Camille Paglia is a left-wing feminist intellectual. She is not, though, an orthodox member of the left - she does sometimes set herself outside of the intellectual mainstream.
In her Salon article, Camille Paglia is critical of the American Democrats for being out of touch with grassroots feeling on the healthcare issue. She asks tellingly:
Why has the Democratic Party become so arrogantly detached from ordinary Americans? Though they claim to speak for the poor and dispossessed, Democrats have increasingly become the party of an upper-middle-class professional elite, top-heavy with journalists, academics and lawyers ...
This is a significant point. Left-liberals like to imagine themselves as being dissenting outsiders battling a privileged establishment. The reality is that left-liberals themselves form an entrenched wing of the political establishment. The self-image is bogus.
That the left forms a political establishment on campus is illustrated by the experiences of Dan Lawton. He is an American university student who thought it a bit one-sided that only 2 out of 111 academics at the University of Oregon were Republican voters. He wrote a column for the student paper suggesting that the university attempt to attract a few right-wing professors:
What I didn't realize is that journalism that examined the dominance of liberal ideas on campus would be addressed with hostility.
A professor who confronted me declared that he was "personally offended" by my column ... I decided to speak with him in person in the hope of finding common ground.
He was eager to chat, and after five minutes our dialogue bloomed into a lively discussion. As we hammered away at the issue, one of his colleagues with whom he shared an office grew visibly agitated. Then, while I was in mid-sentence, she exploded.
"You think you're so [expletive] cute with your little column," she told me. "I read your piece and all you want is attention. You're just like Bill O'Reilly. You just want to get up on your [expletive] soapbox and have people look at you."
... She quickly grew so emotional that she had to leave the room. But before she departed, she stood over me and screamed ...
Students should never come under personal attack from faculty members for straying from the party line. The fact that they do shows how easily political partisanship can corrupt the elements of higher education that should be valued the most.
Camille Paglia also points out that left-liberals typically value individual autonomy as the highest good whilst supporting the growth of an intrusive, coercive state authority:
Weirdly, given their worship of highly individualistic, secularized self-actualization, such professionals are as a whole amazingly credulous these days about big-government solutions to every social problem. They see no danger in expanding government authority and intrusive, wasteful bureaucracy.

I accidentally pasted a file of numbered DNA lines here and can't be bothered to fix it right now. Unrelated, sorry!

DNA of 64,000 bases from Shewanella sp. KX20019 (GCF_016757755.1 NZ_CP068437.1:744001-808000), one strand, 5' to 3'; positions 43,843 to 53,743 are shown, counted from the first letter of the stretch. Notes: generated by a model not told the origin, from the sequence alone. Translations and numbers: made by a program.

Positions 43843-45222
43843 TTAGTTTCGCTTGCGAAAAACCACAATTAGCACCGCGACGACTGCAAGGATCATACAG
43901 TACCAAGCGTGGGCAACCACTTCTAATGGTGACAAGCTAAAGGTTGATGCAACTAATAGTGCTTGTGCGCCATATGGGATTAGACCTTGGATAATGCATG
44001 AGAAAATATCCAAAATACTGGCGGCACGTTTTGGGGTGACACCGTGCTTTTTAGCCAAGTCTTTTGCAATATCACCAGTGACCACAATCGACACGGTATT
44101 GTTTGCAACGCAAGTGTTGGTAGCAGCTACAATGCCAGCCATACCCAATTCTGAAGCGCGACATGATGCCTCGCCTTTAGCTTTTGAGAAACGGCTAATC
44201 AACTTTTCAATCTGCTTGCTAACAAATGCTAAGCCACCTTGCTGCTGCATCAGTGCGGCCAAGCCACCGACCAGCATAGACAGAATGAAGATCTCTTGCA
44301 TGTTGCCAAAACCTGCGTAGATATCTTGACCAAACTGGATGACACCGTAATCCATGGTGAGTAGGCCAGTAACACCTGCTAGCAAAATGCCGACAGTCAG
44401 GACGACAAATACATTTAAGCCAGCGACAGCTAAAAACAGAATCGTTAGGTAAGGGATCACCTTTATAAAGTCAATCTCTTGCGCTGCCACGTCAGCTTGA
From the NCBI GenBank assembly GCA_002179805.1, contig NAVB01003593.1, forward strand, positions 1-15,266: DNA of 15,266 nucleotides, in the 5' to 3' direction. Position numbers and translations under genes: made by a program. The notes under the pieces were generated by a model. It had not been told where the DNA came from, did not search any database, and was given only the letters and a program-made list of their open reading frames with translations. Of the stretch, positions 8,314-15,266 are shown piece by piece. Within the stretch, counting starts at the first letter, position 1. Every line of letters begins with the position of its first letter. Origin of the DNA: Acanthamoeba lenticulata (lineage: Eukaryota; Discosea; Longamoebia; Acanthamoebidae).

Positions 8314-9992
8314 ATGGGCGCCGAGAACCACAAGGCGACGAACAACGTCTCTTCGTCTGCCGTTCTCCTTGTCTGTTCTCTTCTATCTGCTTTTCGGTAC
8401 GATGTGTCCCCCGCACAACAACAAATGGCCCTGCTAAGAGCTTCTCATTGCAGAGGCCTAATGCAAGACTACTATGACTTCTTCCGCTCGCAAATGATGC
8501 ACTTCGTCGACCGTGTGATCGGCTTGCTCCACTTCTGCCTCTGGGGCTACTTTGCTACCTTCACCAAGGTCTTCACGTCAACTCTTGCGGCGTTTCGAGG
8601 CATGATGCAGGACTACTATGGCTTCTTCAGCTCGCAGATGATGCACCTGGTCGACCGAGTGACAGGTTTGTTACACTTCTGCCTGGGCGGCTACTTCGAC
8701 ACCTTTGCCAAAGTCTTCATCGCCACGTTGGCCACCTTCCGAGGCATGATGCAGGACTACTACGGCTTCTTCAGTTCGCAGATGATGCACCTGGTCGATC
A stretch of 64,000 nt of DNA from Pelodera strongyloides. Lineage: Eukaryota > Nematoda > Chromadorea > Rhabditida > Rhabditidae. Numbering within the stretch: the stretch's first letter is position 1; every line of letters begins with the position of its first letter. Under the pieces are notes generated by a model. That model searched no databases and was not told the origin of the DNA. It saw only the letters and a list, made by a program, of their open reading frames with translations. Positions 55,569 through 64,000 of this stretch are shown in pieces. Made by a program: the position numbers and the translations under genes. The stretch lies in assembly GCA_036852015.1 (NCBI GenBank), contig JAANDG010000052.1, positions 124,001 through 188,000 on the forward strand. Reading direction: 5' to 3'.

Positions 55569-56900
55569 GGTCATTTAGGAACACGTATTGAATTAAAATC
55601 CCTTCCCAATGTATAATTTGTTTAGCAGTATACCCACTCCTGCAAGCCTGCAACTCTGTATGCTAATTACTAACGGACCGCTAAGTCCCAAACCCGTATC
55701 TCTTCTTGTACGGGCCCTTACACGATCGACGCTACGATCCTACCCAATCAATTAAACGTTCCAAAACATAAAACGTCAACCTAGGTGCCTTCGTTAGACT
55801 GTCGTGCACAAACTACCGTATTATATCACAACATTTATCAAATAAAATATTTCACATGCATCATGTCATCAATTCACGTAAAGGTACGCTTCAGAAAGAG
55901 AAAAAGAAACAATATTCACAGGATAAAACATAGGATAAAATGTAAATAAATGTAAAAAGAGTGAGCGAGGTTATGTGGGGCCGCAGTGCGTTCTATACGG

And what about the liberal idea that we should be radically self-determining, writing our own script, following our own life path etc. Camille Paglia doesn't see it happening in practice:
But affluent middle-class Democrats now seem to be complacently servile toward authority and automatically believe everything party leaders tell them. Why? Is it because the new professional class is a glossy product of generically institutionalized learning? Independent thought and logical analysis of argument are no longer taught. Elite education in the U.S. has become a frenetic assembly line of competitive college application to schools where ideological brainwashing is so pandemic that it's invisible. The top schools, from the Ivy League on down, promote "critical thinking," which sounds good but is in fact just a style of rote regurgitation of hackneyed approved terms ("racism, sexism, homophobia") when confronted with any social issue. The Democratic brain has been marinating so long in those clichés that it's positively pickled.
Camille Paglia has also noticed the left-liberal failure to think deeply about the real world consequences of social policy:
By a proportion of something like 10-to-1, negative articles by conservatives were vastly more detailed, specific and practical about the proposals than were supportive articles by Democrats, which often made gestures rather than arguments and brimmed with emotion and sneers. There was a glaring inability in most Democratic commentary to think ahead and forecast what would or could be the actual snarled consequences -- in terms of delays, denial of services, errors, miscommunications and gross invasions of privacy -- of a massive single-payer overhaul of the healthcare system in a nation as large and populous as ours. It was as if Democrats live in a utopian dream world, divorced from the daily demands and realities of organization and management.
Finally, I thought there was something to this observation by Camille Paglia:
If the left is an incoherent shambles in the U.S., it's partly because the visionaries lost their bearings on drugs, and only the myopic apparatchiks and feather-preening bourgeois liberals are left.